Assessment Component 2 Practical and Collaborative Work

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					Stage 2 Nutrition

Assessment Exemplar
Assessment Component 2: Practical and Collaborative Work Practical Program

Topic 1: Laboratory Practical: Energy Value of Nuts This practical provides a concrete demonstration that food is rich in energy. It requires some practical skills (which are learned in formative work), working in groups, and the collection and collation of class data. A literature search is also needed so students’ data can be compared with published data. A data table and a graph are constructed, and patterns of results are interpreted. The practical report will require students to evaluate the work they have done and identify weaknesses and suggest improvements. Topic 2: Research-based Practical: Diet modification for a diet-related disorder Students are presented with a case study of a person who has a diet related disorder and their food consumption for one day. Using their current knowledge, students recommend appropriate changes to the diet, and then use published data (e.g. FoodWorks) to discuss how useful their recommendations actually are. Students work individually and will need to demonstrate skills in finding, organising and analysing data. The practical is carried out in class over several lessons. Topic 3: Design-type Practical: Modification of a muffin recipe Working individually students suggest ways of modifying a muffin recipe to improve the nutrition value whilst maintaining the taste quality. The design of the practical must include how to measure the taste characteristics of the muffins. There is an emphasis in this practical on design skills and demonstrating an understanding of the components of a valid experimental investigation. After the individual practical designs are assessed, students will work as a team using one of their designs. They will be required to prepare two batches of muffins, and then the class will form a panel to carry out a sensory evaluation of the muffins. Topic 4: Design-type Practical: Comparison of ‘Fast’ and ‘Home-cooked’ food Students investigate two aspects of a ‘Fast’ food of their choice – nutrient value and sensory characteristics. The practical incorporates the cooking of a ‘home-cooked’ version of the food, then designing and conducting sensory evaluations so that the ‘Fast’ food can be compared with the homecooked version. This practical will involve considerable collaboration, as well as opportunities for design and analysis.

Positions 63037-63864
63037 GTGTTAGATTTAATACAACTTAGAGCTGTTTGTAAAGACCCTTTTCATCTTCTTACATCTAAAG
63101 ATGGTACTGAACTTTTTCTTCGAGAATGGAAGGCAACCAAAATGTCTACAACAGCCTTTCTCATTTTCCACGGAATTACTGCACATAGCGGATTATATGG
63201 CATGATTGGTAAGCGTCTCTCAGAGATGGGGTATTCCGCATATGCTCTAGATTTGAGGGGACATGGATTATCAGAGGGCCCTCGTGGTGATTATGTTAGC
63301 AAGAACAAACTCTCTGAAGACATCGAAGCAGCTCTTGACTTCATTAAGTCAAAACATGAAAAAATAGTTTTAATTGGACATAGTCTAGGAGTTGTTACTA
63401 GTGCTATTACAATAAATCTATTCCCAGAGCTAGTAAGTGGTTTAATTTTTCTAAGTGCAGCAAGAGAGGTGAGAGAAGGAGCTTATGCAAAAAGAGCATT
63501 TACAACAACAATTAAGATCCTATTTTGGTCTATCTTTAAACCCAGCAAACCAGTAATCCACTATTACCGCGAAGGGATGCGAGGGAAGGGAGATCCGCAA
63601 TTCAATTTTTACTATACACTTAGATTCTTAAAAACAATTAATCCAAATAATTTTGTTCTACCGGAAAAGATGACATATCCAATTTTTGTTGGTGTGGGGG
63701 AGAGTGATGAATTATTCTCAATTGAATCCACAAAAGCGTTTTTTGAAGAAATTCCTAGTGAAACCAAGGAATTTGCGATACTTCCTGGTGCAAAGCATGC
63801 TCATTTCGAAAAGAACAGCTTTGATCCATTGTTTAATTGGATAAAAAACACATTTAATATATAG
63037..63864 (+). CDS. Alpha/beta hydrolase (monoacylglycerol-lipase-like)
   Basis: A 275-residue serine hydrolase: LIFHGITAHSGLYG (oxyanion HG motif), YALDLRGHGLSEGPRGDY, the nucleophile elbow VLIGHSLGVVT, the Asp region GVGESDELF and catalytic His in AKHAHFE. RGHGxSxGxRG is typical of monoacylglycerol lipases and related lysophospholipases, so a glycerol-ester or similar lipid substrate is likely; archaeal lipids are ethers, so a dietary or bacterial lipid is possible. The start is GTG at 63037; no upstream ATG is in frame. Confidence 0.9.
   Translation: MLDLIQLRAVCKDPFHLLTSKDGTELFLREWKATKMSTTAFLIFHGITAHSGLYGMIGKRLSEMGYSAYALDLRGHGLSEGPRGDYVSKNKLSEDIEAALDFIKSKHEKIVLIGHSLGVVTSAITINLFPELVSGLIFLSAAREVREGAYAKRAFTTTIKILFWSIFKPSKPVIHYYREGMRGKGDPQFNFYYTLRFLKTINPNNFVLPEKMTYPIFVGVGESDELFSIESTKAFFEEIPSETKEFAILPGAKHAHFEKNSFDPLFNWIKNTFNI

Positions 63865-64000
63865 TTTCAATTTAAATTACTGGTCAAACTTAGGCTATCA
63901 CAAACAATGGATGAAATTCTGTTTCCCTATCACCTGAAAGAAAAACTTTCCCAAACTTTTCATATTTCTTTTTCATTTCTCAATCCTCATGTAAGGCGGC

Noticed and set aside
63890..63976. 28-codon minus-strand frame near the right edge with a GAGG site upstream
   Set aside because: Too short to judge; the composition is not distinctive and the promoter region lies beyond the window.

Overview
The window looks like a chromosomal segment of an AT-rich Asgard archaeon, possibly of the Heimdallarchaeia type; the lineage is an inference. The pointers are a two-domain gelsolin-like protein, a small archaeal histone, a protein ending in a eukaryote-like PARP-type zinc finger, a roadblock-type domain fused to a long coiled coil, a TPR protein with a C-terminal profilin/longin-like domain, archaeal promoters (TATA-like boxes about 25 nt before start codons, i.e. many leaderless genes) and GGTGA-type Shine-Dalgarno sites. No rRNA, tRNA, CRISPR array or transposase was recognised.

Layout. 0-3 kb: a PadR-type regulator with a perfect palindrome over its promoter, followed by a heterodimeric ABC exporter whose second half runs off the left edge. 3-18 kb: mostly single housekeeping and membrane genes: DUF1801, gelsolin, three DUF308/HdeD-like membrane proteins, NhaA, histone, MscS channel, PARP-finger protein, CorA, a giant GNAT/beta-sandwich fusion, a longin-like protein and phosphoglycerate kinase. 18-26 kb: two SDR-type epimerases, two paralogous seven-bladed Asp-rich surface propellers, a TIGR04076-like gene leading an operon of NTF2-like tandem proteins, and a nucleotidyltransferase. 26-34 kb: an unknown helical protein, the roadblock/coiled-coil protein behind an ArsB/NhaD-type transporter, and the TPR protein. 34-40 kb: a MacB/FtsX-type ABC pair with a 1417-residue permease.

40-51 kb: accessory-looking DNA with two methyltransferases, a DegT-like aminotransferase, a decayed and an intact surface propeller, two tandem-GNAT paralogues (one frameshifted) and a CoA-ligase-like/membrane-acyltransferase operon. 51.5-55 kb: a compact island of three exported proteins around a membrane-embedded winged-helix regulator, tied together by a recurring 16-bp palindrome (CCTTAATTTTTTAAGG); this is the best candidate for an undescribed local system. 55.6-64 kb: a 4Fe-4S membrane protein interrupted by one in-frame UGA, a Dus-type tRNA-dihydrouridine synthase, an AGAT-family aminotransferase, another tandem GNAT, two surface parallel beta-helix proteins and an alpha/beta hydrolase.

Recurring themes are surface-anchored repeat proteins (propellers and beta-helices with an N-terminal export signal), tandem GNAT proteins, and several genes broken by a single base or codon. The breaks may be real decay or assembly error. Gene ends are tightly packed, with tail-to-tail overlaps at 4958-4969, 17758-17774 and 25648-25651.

A table that shows the allocation of marks for each of the criteria for judging performance in each of these four practicals is presented on the next page. It demonstrates that each of the criteria do not have to be assessed in every practical, and the marks allocated to each criterion are reasonably close to those suggested in the Learning Area Manual. This Form should accompany the student work submitted for moderation.

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Stage 2 Nutrition
MARKS ALLOCATION FOR ASSESSMENT COMPONENT 2: PRACTICAL AND COLLABORATIVE WORK
School ______________________________________________________________________________ Core Topic 1 2 Diet Modification to suit Lifestyle, and Health 3 Modification of muffin recipe. (Nutritional and sensory evaluation) 4 Fast and Slow Food, (Nutritional and sensory evaluation) Total

Students must be able to demonstrate:

The Energy Value of Nuts Nutrition

Suggested marks allocation

designing skills

20

12

32

35

practical skills

10

2

5

5

22

20

collaboration

5

5

8

18

20

analysis and evaluation

20

25

10

17

72

70

reporting

15

23

10

8

56

55

Total

50

50

50

50

200

200

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Stage 2 Nutrition
Assessment Component 2: Practical and Collaborative Work Core Topic 1: The Fundamentals of Human Nutrition Energy Value of Nuts Learning Outcomes: 1, 3, 5, and 6 Total marks 50

Introduction Energy is described as the ability to do work. Energy is neither created nor destroyed; rather it is transformed from one form to another. Energy from the sun is used to convert carbon dioxide and water into glucose. Thus light energy is transformed into chemical energy. All living organisms use this chemical energy to make the other molecules of which they are composed, and also maintain body temperature, reproduce, exercise etc. In order for animals to access this energy they must consume other animals and plants. Energy balance is determined by the input of energy in relation to the output of energy. If energy intake exceeds energy output there will be a net gain in body mass. If energy intake is equal to energy output body mass will remain constant. If energy intake is less than energy output there will be a net loss in body mass. The following information can be used to calculate the amount of energy in foods. Energy is measured in Joules or kilojoules. 1 kilojoule = 1000 Joules. 4.2 Joules is the amount of heat energy required to raise the temperature of 1mL of water 10C. This practical has three parts: Part 1: Macronutrients in almonds Part 2: Energy content of almonds Part 3: Energy content of a variety of nuts (collect personal and class data). In this practical you will work in groups of three. The assessment will be based on the extent to which you demonstrate practical skills, collaboration, analysis and evaluation, and reporting.